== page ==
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  • New Thinking Blog: Come on Ed – time to convince us that Labour can deliver green growth

    March 22, 2013

    New Thinking Blog: Come on Ed – time to convince us that Labour can deliver green growth

    Come on Ed – time to convince us that Labour can deliver green growth Caroline Kuzemko, IGov Team, 22nd, March 2013 About Caroline: http://geography.exeter.ac.uk/staff/index.php?web_id=Caroline_Kuzemko Twitter: https://twitter.com/CarolineKuzemko It seems that the time is right for Labour to grab both the growth and the sustainable energy mantles. This is not least because it is budget week, which allows for extra Labour air-time. But it is also because of mounting evidence that our Con-Dem Government is failing both to deliver economic growth and to recognise the potential of the low carbon economy. Both Ed Miliband and Ed Balls

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  • Book Chapter: The political economy of low carbon development

    March 22, 2013

    Book Chapter: The political economy of low carbon development

    New book chapter from Matthew Lockwood: The political economy of low carbon development in F. Urban and J. Nordensvard (eds.) Low Carbon Development: Key Issues, published by Earthscan/Routledge. For more information visit the Routledge website. Low Carbon Development: Key Issues is the first comprehensive textbook to address the interface between international development and climate change in a carbon constrained world. It discusses the key conceptual, empirical and policy-related issues of low carbon development and takes an international and interdisciplinary approach to the subject by drawing on insights from across the natural sciences and social sciences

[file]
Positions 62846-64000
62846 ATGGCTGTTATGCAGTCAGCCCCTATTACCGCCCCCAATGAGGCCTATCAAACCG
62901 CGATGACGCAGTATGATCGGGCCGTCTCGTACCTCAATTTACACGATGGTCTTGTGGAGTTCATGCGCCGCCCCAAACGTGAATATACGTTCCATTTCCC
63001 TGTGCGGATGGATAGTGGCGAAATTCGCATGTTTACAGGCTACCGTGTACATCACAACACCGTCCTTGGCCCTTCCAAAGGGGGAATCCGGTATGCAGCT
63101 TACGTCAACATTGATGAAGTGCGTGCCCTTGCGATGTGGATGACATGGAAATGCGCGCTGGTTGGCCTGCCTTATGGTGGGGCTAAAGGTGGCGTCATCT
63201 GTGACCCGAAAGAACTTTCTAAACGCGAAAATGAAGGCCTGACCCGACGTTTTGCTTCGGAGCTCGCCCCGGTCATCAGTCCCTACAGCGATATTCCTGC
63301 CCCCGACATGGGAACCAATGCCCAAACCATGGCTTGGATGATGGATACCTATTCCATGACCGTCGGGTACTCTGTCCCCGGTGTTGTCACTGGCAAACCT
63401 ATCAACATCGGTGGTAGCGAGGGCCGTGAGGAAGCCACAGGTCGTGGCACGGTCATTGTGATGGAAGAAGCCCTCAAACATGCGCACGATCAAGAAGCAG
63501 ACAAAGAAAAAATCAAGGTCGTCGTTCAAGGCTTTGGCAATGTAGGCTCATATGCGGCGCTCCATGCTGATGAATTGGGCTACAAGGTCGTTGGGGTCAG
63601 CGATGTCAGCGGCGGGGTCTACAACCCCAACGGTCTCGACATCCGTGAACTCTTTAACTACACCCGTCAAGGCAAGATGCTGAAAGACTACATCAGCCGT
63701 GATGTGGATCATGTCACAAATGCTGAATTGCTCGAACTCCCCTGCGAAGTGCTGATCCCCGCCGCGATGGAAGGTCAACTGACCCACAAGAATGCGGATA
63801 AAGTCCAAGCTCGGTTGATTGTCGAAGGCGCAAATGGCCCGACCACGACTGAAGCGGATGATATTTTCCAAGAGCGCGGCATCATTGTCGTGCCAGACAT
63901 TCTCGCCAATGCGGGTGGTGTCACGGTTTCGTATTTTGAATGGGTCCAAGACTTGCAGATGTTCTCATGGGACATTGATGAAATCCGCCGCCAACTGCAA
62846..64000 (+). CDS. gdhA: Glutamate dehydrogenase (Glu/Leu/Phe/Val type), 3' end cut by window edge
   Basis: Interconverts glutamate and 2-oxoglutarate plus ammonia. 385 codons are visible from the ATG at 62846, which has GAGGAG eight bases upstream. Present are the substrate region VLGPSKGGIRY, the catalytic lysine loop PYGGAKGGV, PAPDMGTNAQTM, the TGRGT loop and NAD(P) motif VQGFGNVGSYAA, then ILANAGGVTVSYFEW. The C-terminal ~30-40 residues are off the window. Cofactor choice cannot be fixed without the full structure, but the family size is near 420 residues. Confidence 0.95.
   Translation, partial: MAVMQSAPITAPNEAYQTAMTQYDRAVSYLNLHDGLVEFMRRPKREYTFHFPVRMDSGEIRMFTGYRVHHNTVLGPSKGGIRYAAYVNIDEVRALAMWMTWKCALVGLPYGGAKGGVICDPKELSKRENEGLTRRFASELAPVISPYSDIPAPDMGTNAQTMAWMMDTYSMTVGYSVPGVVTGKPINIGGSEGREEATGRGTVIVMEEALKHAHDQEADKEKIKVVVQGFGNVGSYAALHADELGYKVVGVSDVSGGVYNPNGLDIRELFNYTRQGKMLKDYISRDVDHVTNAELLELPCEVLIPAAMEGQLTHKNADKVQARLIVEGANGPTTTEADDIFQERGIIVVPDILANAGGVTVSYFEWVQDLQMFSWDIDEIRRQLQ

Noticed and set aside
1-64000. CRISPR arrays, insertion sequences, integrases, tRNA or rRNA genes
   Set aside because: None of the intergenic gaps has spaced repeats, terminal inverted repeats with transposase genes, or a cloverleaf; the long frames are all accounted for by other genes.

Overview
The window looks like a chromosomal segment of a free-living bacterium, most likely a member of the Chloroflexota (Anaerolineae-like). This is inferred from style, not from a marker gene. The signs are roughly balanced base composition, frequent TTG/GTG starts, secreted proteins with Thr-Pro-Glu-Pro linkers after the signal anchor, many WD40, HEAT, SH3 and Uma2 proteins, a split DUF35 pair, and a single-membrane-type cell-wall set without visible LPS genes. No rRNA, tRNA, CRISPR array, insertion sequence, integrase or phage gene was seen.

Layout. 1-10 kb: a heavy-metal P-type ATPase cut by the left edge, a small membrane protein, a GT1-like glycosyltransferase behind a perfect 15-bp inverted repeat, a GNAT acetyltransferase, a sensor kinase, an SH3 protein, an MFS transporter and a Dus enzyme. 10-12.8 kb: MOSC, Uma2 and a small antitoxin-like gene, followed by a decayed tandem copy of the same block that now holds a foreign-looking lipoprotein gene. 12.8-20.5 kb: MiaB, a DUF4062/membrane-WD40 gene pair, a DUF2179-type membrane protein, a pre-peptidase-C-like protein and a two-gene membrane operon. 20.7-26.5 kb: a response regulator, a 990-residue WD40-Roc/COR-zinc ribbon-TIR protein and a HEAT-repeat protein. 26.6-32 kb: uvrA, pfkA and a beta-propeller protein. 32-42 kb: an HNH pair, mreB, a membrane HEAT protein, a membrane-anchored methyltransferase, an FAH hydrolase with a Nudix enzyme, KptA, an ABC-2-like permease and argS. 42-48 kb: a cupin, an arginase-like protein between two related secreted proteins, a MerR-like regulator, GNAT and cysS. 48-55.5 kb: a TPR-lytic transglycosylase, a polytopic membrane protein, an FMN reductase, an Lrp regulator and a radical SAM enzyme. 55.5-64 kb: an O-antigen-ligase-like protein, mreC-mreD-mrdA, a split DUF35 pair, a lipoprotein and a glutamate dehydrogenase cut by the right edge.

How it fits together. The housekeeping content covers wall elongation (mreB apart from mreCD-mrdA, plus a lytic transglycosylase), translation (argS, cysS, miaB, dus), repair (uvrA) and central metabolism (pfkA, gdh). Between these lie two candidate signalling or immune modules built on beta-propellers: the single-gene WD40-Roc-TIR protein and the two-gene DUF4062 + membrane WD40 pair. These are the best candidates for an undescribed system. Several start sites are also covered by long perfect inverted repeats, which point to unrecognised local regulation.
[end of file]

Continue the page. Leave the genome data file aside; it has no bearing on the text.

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  • A book review of Carbon Crunch in Juncture

    March 21, 2013

    A book review by Catherine Mitchell of Dieter Helm’s Carbon Crunch in IPPR’s quarterly magazine Juncture – it is available via the Wiley website, for subscribers: http://onlinelibrary.wiley.com/journal/10.1111/%28ISSN%291744-

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  • Guest Blog: Time to learn some nuclear lessons

    March 19, 2013

    Guest Blog: Time to learn some nuclear lessons

    Dr Bridget Woodman, Energy Policy Group – 19th March 2013. As decision day looms on the level of EDF’s strike price for new nuclear output, it’s worth reflecting for a moment on what this process says for the state of energy policy decision making in the UK. The debate about new nuclear build has been protracted and complex.  Back in 2003, nuclear power was ruled out as an economically unattractive option, but by 2007, this position had reversed, with new nuclear build not only an economically viable option, but also the potential saviour in the face of both

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  • New Thinking Blog: Something stirring down on the farm

    March 18, 2013

    New Thinking Blog: Something stirring down on the farm

    Something stirring down on the farm Matthew Lockwood, IGov Team, 18th March 2013 About Matthew: http://geography.exeter.ac.uk/staff/index.php?web_id=Matthew_Lockwood Twitter: https://twitter.com/climatepolitics Out of sight of the mass of people living in towns and cities, a quiet revolution is underway in the British countryside as more and more farmers are investing in renewable energy. According to the National Farmers Union, one in five of its members had produced clean electricity from solar or wind by the end of 2012. Between 2011 and 2012 there was a 28% increase in the number of biogas plants, capable of providing both renewable electricity